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What can and can’t publication data from the online database RICYT tell us

Alejandro Uribe Tirado

Few weeks ago, the Red de Indicadores de Ciencia y Tecnología (“Network of Science and Technology Indicators”) [RICYT by its Spanish initials] announced that “Updated statistical information it’s already available, obtained from RICYT’s last data survey. The main science and technology indicators from the countries of the region are included. Available information consists of 65 indicators that are given in a comparatively way and by country, comprising: Context Indicators, Input Indicators, Graduates, Patent Indicators and Bibliometric Indicators.”

This database provides information as of 1990 until 2016. First of all, it should be recognised the value of having such source of information as well as the fact that enables us to identify each country, and compare different standardised indicators. The more information we have from different sources, the greater the possibilities will be to have a holistic picture of our scientific output.

Here, I propose a general reflection on what these available data can and can’t tell us. This is interesting in order to understand visions and results of scientific communication in our Latin American context, comparing our countries with one other but also comparing them with others such as Canada, Spain, the United States and Portugal which are included in RICYT’s data.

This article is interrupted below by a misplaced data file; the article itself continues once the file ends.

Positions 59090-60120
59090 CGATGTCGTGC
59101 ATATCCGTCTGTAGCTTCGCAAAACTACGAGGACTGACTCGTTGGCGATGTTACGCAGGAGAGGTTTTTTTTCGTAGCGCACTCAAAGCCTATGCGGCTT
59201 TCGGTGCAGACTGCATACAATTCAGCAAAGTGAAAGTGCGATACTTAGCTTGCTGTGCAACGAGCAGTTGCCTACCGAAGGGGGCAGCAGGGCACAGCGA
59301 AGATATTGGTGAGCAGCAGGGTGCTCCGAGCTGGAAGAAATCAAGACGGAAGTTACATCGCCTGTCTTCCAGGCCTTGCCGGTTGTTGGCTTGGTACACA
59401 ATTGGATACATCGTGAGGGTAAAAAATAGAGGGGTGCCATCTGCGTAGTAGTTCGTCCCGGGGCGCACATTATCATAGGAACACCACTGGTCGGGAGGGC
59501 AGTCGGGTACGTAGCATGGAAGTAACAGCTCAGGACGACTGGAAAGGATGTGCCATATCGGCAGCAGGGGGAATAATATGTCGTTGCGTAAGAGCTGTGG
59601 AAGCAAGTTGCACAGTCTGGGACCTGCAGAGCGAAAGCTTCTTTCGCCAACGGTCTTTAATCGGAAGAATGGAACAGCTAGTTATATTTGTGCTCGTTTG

Firstly, it’s worth mentioning the 14 databases from which RICYT gathers information about publications:

  • Publications in Science Citation Index (SCI)
  • Publications in SCOPUS
  • Publications in Pascal
  • Publications in INSPEC
  • Publications in COMPENDEX
  • Publications in Chemical Abstracts
  • Publications in BIOSIS
  • Publications in MEDLINE
  • Publications in CAB International
  • Publications in ICYT
  • Publications in IME
  • Publications in PERIODICA
  • Publications in CLASE
  • Publications in LILACS

We quickly note that there are other databases missing, which have been and are key in the region’s scientific communication. For instance, REDALYC  (with 1.276 journals at present) or SCIELO  (with 1.464 journals at present), which together with others in the region have done a significant work for years. They’ve encouraged a fundamental feature of our scientific communication—Open Access: